This past weekend, while lazily channel surfing, I watched bits and pieces of Jurassic Park for (approximately) the 372nd time. Fortunately for me they were the snippets with lots and lots of Dr. Ian Malcom action (and I think we can all agree that Jeff Goldblum’s Dr. Ian Malcom, not the tribe of velociraptors, is the actual star of this movie).
Ian (we’re on a first name basis) is the voice of caution in the film. As a mathematician who specializes in the branch of mathematics knows as “chaos theory” he seeks to inform the others (and the audience) how minor events can lead to unexpected consequences. As he explains:
“It simply deals with predictability in complex systems. The shorthand
is the butterfly effect, the butterfly flaps its wings in Central Park,
you get rain in central Asia.”
In other words, understanding chaos theory means understanding that systems that appear straightforward and deterministic can still exhibit highly complicated and seemingly random long-term behavior. Something we often forget about in our organizations; especially in our talent (HR) system.
The “talent system” as I’m referring to it, means all the aspects of the employment experience that fall under the bailiwick of the HR Department. From candidate outreach to off-boarding. From work technology usage to human interaction. From messaging to written policies to the nebulousness of organizational culture. And a system, quite simply, is a collection of parts and subsystems that are highly integrated to further the achievement of an end goal. Within any system there are various inputs and numerous processes and there are also, as we know, forces (both internal and external) potentially bringing friction.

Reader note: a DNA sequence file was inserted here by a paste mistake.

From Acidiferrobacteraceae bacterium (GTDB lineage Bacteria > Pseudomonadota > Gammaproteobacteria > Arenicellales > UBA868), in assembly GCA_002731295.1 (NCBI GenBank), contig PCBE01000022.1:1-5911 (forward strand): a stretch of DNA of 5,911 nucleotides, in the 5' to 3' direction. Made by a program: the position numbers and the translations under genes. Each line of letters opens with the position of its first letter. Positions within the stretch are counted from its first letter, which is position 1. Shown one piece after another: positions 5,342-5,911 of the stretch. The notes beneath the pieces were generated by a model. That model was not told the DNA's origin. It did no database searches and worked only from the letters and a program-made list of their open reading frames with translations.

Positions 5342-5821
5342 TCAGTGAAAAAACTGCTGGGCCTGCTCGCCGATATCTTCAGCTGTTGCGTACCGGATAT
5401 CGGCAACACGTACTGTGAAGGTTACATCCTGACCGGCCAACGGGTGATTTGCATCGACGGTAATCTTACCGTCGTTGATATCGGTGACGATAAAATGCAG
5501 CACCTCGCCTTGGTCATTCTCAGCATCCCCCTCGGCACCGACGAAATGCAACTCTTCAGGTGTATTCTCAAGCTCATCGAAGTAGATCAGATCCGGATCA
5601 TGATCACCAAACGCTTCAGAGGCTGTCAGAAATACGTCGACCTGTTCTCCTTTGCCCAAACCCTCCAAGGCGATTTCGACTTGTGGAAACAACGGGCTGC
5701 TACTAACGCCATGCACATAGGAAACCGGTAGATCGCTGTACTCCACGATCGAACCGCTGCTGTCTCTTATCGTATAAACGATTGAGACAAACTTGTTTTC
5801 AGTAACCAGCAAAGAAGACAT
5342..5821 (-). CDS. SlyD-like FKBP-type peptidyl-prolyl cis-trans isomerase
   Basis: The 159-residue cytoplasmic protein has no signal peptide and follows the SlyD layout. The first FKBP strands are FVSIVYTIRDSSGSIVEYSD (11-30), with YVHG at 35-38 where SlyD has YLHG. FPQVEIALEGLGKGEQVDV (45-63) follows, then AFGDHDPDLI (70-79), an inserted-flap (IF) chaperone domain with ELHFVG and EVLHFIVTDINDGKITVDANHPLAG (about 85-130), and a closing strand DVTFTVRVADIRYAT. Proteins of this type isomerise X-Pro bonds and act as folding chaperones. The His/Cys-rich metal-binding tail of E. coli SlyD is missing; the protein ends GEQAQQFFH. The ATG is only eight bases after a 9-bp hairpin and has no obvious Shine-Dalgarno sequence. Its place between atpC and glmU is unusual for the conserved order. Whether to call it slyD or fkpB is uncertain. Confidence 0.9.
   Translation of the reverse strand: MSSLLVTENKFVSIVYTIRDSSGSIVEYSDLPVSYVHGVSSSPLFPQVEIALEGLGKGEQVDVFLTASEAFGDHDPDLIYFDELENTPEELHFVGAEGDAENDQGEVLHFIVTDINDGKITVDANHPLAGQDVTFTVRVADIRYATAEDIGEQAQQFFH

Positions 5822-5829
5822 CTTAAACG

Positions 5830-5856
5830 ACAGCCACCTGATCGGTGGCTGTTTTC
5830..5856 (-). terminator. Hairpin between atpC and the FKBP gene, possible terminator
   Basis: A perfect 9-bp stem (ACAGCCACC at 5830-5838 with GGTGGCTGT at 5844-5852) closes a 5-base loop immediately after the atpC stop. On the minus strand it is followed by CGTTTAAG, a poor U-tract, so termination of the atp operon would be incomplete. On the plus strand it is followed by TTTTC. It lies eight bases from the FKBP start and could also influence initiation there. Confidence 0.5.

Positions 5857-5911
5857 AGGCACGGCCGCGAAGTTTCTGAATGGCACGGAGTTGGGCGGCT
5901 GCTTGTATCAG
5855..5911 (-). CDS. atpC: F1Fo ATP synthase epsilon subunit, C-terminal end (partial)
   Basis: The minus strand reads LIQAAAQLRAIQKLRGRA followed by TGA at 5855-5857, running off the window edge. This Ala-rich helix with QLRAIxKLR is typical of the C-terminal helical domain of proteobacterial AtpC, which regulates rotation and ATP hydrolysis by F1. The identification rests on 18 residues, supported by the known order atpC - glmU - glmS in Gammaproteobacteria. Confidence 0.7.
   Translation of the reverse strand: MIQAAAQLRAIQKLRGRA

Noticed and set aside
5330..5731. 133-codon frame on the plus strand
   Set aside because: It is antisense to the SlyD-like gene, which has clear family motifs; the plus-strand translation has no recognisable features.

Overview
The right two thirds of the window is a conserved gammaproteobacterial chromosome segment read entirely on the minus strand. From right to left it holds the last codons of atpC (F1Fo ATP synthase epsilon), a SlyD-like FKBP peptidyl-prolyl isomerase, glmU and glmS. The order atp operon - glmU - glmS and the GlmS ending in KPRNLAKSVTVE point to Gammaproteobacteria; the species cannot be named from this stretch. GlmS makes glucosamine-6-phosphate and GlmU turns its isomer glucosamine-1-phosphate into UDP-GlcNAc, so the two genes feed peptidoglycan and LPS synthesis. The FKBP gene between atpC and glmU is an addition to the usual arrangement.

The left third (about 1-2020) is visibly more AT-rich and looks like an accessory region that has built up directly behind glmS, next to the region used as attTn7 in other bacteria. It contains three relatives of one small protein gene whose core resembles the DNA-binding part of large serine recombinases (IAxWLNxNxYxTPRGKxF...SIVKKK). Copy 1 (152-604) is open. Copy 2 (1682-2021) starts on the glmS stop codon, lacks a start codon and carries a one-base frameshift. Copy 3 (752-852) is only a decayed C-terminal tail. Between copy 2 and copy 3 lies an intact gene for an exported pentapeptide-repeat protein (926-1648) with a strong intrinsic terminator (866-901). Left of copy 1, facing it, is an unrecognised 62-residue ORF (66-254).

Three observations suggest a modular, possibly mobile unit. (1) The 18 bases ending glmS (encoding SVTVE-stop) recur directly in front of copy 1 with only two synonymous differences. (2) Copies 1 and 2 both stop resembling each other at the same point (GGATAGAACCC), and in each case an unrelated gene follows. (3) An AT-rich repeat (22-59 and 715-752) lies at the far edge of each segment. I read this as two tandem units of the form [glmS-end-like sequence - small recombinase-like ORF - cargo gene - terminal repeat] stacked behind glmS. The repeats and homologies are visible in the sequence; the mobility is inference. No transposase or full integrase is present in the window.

Our responsibility, as the architects or caregivers of any given component of a talent system, is to be cognizant of the fact that chaos exists; it’s neither random nor wholly arbitrary. Within any system, even when there appears to be confusion and unpredictability, there is an underlying order. There’s even a name for it within the field of strategic management: complexity theory involves the use of the study of complexity systems in order to examine uncertainty to find understanding about how organizations adapt – particularly during times of change driven by micro-events or a coaction of events.
And talent systems, even when seemingly straightforward and modeled on well-defined processes, are forever at the mercy of chaos. The most linear action is not only inter-connected, but is also at the continual mercy of the flapping of butterfly wings:
- The solidly built employer brand and messaging to candidates can be disturbed and thrown off course during the course of the interview process: once the candidate interacts with people (ineffective hiring manager), processes (so many steps including assessments, multiple interviews and post-offer hoops-through-which-to-jump) and systems (starting with the employment application that takes 45 minutes to complete including resume upload and the answering of essay questions)
- The fun, lively and engaging onboarding, effectively facilitated by an effervescent HR staff member, becomes but a distant memory once the newly hired employee is working on their team and provided with contradictory information from their manager (“well yes you’ve been front-loaded with 3 weeks of PTO for the year but I won’t be able to approve any time off until you’re here for at least 6 months”)
The talent system…has collapsed.
Predictable? Yes; if you’re paying attention these sorts of system disruptions are both foreseeable and changeable. It’s time to figure out WHY …. and focus on improvement.
Because the butterfly will always be flapping its wings.
Robin Schooling, Principal HR + People Strategy Consultant with Peridus Group, has worked the HR and Recruiting beat in various leadership roles since the days of the fax machine and rolodex. She’s a global speaker, has been blogging for a decade, and is co-host of Drive Thru HR. Find her on Twitter and you might get to see pictures of her three (yes, 3) dogs.